News Release

Blood levels of two markers may help determine the heart health of individuals with skin-related conditions

Peer-Reviewed Publication


People with psoriasis and psoriatic arthritis, collectively known as psoriatic disease, are more likely to develop cardiovascular disease than others in the general population. In a new study published in Arthritis & Rheumatology that included 1,000 adults with psoriatic disease, elevated blood levels of two indicators of cardiovascular health—cardiac high-sensitivity troponin I (cTnI) and N-terminal pro-brain-type natriuretic peptide (NT-proBNP)—were associated with higher risks of experiencing cardiovascular problems independent of traditional risk factors such as hypertension and high cholesterol.

The findings encourage additional research evaluating the clinical potential of measuring cTnI and NT-proBNP levels to help assess the heart health of individual patients with psoriatic disease.

“Our study provides new insights regarding the pathophysiology of cardiovascular diseases in psoriasis and psoriatic arthritis. However, at this time, ordering tests of cardiac biomarkers is not recommended for risk stratification of asymptomatic patients with psoriatic disease,” said senior Lihi Eder, MD, PhD, associate professor of medicine at Women's College Hospital and University of Toronto.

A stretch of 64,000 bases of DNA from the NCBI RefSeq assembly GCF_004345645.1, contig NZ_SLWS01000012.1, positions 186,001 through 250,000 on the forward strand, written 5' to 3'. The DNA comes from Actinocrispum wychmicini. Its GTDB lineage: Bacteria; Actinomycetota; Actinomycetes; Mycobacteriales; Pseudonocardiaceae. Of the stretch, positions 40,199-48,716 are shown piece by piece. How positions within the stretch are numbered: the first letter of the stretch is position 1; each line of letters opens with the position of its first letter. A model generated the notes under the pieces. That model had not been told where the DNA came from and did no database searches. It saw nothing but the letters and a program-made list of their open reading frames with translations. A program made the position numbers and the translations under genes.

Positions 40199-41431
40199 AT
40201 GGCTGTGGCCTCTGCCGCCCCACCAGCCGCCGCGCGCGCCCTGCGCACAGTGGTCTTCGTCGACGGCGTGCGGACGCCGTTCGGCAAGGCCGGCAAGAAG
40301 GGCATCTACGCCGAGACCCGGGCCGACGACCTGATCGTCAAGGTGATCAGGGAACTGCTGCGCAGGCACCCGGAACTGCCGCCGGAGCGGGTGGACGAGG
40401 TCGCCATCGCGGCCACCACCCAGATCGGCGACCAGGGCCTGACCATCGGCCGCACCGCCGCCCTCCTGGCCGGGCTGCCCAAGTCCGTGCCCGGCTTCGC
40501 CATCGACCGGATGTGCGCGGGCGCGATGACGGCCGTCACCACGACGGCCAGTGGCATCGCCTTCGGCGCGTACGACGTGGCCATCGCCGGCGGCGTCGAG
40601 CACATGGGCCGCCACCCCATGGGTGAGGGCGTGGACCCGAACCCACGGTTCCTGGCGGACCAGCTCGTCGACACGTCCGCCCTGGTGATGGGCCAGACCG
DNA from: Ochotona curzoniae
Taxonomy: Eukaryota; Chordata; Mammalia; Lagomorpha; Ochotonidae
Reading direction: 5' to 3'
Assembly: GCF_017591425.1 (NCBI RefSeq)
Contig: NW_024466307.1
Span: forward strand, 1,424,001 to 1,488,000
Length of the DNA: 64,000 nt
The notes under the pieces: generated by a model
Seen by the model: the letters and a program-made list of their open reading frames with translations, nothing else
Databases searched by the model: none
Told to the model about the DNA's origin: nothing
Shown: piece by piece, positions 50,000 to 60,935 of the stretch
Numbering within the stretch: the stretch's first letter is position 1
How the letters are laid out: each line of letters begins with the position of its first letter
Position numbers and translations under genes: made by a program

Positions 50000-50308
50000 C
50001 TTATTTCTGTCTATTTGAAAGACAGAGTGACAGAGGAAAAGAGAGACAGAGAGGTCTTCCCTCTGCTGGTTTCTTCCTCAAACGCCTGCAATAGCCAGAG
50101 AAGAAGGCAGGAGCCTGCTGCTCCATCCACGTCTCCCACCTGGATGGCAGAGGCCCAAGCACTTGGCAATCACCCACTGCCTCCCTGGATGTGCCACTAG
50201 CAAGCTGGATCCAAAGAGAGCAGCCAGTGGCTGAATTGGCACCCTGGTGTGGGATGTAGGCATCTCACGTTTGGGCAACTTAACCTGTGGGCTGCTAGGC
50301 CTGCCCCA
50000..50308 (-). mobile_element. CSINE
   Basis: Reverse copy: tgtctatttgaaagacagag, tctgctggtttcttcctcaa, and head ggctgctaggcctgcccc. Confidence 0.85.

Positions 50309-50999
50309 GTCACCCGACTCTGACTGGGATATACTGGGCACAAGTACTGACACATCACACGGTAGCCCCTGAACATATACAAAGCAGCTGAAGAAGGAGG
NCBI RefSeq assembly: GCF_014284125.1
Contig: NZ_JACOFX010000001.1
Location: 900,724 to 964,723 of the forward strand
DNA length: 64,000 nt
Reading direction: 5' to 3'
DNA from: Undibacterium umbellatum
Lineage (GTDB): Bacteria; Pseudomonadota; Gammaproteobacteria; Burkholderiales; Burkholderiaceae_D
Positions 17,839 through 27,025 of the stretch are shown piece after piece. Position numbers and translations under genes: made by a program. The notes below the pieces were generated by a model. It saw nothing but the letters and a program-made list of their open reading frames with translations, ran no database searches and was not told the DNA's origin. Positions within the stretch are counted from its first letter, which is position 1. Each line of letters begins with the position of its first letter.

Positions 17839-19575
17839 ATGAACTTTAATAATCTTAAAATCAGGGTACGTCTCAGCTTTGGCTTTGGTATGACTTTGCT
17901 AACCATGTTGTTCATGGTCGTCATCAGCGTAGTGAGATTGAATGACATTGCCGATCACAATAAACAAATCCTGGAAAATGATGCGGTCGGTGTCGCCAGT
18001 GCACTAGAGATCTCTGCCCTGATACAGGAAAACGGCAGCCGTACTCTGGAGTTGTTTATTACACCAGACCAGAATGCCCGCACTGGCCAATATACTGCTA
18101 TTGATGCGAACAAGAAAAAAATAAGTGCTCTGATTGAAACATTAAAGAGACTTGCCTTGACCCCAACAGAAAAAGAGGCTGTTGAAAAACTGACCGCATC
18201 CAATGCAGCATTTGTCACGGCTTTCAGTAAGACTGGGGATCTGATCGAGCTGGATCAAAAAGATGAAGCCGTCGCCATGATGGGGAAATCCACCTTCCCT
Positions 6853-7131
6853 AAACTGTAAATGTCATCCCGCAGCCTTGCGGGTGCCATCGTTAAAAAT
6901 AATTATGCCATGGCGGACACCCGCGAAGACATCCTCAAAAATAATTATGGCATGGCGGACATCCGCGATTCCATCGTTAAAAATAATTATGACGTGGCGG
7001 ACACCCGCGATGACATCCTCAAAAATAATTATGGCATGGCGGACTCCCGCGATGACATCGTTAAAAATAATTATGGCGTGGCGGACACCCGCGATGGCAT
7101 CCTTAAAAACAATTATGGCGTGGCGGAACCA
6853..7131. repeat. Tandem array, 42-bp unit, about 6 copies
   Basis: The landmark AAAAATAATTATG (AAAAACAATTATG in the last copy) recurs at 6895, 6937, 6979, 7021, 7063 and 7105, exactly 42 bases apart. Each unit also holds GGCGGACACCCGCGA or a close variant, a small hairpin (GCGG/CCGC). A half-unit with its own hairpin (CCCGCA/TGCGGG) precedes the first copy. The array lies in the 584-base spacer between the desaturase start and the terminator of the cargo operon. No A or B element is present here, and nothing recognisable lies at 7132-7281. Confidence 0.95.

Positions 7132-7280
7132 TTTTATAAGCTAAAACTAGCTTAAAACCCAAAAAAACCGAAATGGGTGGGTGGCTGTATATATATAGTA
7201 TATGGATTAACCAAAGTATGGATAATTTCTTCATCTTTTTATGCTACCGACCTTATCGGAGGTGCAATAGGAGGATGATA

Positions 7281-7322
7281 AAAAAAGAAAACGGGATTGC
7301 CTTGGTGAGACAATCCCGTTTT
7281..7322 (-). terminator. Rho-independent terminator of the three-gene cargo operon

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About the Journal

Arthritis & Rheumatology, an official journal of the American College of Rheumatology, is a peer-reviewed publication for scientists and clinicians interested in the natural history, pathophysiology, treatment, and outcome of the rheumatic diseases. The journal publishes the highest quality basic and clinical research related to the rheumatic diseases, encompassing a wide range of areas of investigative activity. In addition, Arthritis & Rheumatology publishes review articles, editorials, and other educational material intended for both researchers and clinicians.

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